Archives For ESX

Just found this demonstration video of Veeam’s new feature coming in version 5 of their software.

I really can’t wait to start using this technology, Veeam is already my favourite backup software due to its ease of use and reliability and they continue to push the boundaries and improve the functionality they offer. With the introduction of this technology it will allow you to verify your backups every time on every VM and not just the odd one or two a month.

For more information about SureBackup please visit their website

Matt Liebowitz (@mattliebowitz) pointed out the following VMware knowledge base article on twitter the other day. The article goes through a few commands that will help you track the snapshot deletion process, always useful when deleting a large snapshot that has been left there a little too long!

Below is a screenshot of the article encase it is removed from the KB.

Recently I have become a bit of an Apple fan boy purchasing my first Mac and now taking the plunge and purchasing an iPad. One of the first apps I was looking forward to trying on the iPad was Wyse pocket cloud. I have already blogged about Wyse pocket cloud on the iPhone and to this day it is one of my most favourite apps.

Wyse pocket cloud has been written to be a native iPad app taking the new screen size into account and also the ability to use the VGA out adapter more on that later. Wyse pocket cloud can either be used as an RDP client or a VMWare view client.

Of course I am using mine as a View client at present, having the ability to connect to my work desktop from anywhere on my iPad now opens up many more use cases than it did on the iPhone. Whilst the functionality on the iPhone is brilliant the screen size always limited the functionality, you are now able to connect with a resolution native to the iPad of 1024 x 768 and in landscape or portrait. So gone are the days where you need to zoom in to parts of the screen like on the iPhone.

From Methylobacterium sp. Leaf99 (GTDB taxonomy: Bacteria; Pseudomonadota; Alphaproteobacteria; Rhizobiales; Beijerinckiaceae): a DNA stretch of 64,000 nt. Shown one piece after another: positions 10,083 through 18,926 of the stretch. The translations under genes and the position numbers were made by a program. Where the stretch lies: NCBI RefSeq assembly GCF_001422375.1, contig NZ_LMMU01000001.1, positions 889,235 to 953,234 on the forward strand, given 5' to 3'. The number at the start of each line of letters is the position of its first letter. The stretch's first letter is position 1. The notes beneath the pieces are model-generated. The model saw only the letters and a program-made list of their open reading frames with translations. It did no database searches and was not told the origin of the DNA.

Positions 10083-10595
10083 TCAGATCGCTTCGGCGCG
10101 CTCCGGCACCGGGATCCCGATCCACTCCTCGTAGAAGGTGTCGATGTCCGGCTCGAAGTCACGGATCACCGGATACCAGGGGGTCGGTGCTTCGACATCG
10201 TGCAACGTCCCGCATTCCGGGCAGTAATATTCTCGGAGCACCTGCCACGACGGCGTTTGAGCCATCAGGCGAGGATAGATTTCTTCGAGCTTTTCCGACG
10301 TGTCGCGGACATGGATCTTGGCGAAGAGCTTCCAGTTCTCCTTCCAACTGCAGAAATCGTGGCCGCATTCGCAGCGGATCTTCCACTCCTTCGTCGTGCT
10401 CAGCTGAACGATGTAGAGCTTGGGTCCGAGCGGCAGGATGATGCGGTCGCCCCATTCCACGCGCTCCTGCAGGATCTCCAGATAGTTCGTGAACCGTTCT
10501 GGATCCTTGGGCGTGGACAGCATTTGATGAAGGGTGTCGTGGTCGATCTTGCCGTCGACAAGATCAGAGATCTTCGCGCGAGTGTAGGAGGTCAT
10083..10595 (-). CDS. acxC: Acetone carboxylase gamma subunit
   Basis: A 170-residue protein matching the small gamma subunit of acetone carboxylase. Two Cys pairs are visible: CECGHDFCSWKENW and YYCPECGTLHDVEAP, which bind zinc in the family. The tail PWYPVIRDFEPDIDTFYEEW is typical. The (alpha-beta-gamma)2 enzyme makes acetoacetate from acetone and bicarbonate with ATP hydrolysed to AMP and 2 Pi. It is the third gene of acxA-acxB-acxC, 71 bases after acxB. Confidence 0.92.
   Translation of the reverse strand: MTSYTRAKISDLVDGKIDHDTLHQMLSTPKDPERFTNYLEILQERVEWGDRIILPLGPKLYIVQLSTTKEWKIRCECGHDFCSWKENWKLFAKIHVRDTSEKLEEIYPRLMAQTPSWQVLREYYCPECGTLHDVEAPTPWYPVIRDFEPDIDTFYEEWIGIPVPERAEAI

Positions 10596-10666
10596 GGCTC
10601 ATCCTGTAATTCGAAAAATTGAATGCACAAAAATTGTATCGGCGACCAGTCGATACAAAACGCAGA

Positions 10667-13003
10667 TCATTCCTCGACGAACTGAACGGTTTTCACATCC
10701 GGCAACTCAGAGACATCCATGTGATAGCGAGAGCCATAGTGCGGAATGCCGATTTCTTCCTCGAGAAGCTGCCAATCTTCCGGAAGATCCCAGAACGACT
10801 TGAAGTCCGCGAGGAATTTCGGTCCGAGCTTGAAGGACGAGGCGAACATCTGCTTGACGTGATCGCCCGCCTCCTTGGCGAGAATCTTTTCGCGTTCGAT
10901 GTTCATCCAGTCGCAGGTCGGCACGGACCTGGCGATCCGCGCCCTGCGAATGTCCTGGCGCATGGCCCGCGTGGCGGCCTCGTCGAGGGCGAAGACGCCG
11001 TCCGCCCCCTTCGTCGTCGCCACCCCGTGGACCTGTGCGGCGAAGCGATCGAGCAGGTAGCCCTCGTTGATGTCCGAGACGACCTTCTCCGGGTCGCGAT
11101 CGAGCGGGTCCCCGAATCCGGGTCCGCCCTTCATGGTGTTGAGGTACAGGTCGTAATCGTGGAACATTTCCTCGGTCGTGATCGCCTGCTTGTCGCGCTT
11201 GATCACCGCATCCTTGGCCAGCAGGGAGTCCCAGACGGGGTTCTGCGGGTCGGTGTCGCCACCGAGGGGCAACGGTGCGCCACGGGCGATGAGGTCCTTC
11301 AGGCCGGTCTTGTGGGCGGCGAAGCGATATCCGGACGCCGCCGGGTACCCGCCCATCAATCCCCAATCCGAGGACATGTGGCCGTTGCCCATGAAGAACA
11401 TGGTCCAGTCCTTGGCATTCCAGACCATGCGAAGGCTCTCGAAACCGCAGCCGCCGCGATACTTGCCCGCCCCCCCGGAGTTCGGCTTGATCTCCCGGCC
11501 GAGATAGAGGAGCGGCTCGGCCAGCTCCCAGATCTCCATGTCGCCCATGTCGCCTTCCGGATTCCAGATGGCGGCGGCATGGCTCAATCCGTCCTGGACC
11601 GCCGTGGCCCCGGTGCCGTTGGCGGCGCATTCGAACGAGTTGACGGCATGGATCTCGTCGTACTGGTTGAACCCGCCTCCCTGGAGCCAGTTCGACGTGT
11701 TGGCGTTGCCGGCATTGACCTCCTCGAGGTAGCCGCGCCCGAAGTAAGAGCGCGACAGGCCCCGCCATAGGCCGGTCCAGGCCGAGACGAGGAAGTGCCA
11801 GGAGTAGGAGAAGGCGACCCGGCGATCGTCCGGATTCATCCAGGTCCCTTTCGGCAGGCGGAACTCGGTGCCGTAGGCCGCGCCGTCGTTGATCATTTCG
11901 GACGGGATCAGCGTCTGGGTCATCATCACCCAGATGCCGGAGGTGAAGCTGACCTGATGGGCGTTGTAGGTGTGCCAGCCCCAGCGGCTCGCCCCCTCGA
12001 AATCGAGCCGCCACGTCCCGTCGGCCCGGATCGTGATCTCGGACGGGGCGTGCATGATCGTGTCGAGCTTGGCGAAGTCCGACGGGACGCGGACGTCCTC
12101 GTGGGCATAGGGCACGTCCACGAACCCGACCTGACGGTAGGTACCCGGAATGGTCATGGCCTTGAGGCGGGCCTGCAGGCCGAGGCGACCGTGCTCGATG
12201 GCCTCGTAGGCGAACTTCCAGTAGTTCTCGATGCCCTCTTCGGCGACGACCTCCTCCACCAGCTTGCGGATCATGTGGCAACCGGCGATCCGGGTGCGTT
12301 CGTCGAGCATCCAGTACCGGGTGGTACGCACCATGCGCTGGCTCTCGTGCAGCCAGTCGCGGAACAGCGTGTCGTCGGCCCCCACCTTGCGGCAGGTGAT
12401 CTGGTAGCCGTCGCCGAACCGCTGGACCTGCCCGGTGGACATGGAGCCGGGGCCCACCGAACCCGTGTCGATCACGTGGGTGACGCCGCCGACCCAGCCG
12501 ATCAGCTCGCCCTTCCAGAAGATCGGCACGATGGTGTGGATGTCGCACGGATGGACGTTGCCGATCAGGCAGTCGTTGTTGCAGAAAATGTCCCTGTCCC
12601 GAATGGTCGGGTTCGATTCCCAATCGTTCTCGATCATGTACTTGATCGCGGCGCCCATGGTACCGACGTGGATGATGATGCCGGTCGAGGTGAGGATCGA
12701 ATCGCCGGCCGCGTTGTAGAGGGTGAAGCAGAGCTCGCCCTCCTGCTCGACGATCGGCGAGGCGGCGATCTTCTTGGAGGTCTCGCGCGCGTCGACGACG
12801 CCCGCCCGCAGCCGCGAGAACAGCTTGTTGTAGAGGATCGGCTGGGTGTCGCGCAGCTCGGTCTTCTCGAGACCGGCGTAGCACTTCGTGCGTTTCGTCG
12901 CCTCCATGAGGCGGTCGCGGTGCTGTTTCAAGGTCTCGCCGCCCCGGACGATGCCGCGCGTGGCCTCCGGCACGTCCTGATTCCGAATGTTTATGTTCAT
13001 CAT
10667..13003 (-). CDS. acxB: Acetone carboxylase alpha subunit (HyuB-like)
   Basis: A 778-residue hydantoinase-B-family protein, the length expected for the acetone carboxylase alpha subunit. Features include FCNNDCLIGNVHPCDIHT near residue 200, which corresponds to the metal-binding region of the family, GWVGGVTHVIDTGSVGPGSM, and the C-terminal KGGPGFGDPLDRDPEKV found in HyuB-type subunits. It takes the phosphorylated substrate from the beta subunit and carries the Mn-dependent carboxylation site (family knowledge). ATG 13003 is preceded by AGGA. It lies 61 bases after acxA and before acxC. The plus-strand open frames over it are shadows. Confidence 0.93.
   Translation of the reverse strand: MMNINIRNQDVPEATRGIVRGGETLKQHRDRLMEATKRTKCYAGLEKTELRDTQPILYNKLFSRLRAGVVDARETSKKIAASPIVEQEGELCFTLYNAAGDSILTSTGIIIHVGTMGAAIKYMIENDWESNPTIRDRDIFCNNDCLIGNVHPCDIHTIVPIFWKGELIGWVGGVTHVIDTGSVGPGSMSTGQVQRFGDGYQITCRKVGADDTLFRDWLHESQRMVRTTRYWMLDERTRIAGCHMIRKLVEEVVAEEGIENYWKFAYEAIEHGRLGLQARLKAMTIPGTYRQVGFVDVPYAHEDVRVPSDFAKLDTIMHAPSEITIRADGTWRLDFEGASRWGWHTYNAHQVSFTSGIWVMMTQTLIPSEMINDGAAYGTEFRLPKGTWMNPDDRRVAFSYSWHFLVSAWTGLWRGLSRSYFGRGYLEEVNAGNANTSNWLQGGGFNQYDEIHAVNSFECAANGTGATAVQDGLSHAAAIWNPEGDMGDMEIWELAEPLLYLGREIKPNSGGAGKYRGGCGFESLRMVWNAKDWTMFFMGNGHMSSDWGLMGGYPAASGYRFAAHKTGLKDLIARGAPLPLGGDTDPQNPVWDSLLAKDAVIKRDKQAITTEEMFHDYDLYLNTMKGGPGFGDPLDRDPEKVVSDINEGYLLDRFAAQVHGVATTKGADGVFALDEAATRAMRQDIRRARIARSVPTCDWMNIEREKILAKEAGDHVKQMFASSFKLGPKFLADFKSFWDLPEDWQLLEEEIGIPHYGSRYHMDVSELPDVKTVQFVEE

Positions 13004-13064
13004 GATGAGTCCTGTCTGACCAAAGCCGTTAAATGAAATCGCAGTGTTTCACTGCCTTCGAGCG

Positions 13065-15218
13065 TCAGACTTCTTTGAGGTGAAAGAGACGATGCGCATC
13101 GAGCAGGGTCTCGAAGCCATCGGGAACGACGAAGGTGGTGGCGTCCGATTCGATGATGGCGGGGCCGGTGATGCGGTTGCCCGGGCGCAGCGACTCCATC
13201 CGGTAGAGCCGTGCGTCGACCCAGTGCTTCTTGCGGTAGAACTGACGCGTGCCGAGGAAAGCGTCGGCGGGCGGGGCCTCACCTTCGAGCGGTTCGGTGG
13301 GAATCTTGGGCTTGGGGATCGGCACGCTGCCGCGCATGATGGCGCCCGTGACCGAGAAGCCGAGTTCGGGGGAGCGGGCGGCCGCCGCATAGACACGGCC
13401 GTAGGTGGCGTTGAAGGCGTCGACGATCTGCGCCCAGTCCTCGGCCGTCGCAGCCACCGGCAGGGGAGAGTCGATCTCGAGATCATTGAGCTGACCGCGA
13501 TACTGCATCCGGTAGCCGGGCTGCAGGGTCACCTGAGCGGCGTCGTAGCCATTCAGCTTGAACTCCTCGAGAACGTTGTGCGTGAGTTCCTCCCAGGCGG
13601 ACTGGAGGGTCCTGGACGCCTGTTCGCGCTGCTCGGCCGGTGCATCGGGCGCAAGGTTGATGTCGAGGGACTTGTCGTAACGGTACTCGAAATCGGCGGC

I am currently using Wyse Pocket Cloud to connect to my desktop, using the vSphere client to deploy a new VM. It isn’t only usable but feels a natural device and not really different from connecting in from a PC or thin client. You can pair a bluetooth keyboard with the iPad and use the VGA out adapter to connect to a monitor or projector, the only real limitation is the fact you can’t pair a mouse so need to rely on using the touch screen at all times.

Below are a few screenshots, I will also include some photos and videos in the next few days.

Due to my HQ moving to new premises I haven’t been able to blog as much as I would like recently. Now thats all under control I’m playing catchup!

The first post is about a couple of Vizioncore’s free tools, namely vEcoShell and vFoglight Quick View.

With the initial outlay on a virtualised environment the cost for third party tools (not including backup which would be a must have!) can often be seen as a nice to have initially rather than a must have. Which is why i’m a big fan of free products that will assist you with the administration of your virtual environment. Some of these tools are a fully featured free version others offer a limited feature set but with no expiration like demo software. The benefit of a lot of these tools is they will allow you to use them now and if useful, budget for the full version is applicable later.

As any regular readers of my blog or followers on twitter will know I am a big fan of vEcoShell (, the good news is that vEcoShell has now left beta and is still a freeware application. Great thanks must go to Scott Herold (@vmguru) and his team as well as the community for making such a fantastic free product!.

vEcoShell is a freeware application that utilises the power of PowerShell in a graphic user interface to assist administrators manage and report on their virtualised environment.

You don’t need to have any powershell experience or knowledge as everything is presented to you through the GUI, vEcoShell takes care of the powershell code.